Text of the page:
Alefaio-Tugia is a wonderfully humble and extremely active woman, claiming she’s “the hustler connecting dots for people, and they come in and do the work.” Her leadership on the Caring for Our Wisdom Bearers HRC grant, her Saili Matagi review and continuing support, and the NIUPATCH founding show her ongoing socio-cultural impact.

Find out more about Siautu's book Pacific-Indigenous Psychology, Galuola, A NIU-Wave of Psychological Practices (Springer, December 2022)

Read the Samoa Observer article PM Fiamē launches Pacific Psychology book

Matua tausi – caring for our wisdom bearers

CCCS congregation, Tōtara hospice team and Siautu's team

CCCS congregation, Tōtara hospice team and Alefaio-Tugia's HRC grant team.

Alefaio-Tugia explains her “research is really about trying to shine a light on what we’re doing already and build that capacity.” The projects come out of different stages of her life. She submitted this Health Research Council proposal because she had been caring for her mother, Pepe Matautu Alefaio, who passed in 2017. She hadn’t realised, initially, that Samoans care for their elders differently than other cultures, that is to say, that Samoan elders are seen as wisdom bearers, and carers see their care for them as a blessing.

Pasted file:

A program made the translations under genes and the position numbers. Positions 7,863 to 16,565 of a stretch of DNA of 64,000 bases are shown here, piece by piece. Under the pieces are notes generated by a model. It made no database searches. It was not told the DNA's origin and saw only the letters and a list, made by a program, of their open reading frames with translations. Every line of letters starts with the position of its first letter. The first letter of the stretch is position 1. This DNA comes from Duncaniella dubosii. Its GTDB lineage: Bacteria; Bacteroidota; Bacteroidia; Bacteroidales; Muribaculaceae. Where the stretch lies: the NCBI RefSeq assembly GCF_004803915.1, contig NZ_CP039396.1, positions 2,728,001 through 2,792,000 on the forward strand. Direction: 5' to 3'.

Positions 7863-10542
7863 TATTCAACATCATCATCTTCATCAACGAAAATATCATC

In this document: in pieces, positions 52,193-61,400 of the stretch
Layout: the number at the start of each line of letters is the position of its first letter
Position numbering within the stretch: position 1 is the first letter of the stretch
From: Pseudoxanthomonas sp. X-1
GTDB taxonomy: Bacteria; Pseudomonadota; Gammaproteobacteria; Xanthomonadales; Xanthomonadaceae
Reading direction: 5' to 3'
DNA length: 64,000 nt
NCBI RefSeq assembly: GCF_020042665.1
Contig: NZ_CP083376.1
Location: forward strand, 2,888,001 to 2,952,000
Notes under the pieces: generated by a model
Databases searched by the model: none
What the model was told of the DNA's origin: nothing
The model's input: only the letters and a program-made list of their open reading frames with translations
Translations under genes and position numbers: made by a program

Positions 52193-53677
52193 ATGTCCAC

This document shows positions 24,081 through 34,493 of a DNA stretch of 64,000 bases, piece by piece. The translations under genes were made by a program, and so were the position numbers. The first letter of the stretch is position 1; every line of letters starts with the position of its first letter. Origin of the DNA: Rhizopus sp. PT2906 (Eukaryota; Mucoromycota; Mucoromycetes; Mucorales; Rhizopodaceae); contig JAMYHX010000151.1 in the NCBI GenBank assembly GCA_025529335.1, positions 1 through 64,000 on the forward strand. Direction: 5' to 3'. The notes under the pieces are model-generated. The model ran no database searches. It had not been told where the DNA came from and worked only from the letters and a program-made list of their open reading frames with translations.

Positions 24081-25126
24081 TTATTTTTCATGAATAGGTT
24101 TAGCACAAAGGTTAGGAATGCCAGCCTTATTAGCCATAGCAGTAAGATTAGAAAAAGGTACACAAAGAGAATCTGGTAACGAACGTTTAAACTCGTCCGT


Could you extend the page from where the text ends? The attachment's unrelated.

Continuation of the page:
"The way that we care isn't known in the literature, not out there in the research. ...we do see them as wisdom bearers, but a lot of what I learned in the Psychology space about aging was that they were more of a burden. For us, it is the opposite."


The Samoan concept of matua tausi is taken seriously and often shared between younger family members, who will leave their employment or study for a season to take the Tausi responsibility.

The Congregational Christian Church of Samoa Papakura – EFKS Papakura (CCCS) Reverend Fotuanu'upule (Fotu) and Selena Perelini explain that a Tausi gets the most blessings, as “‘honour thy father and mother’ is the only commandment that comes with a blessing.”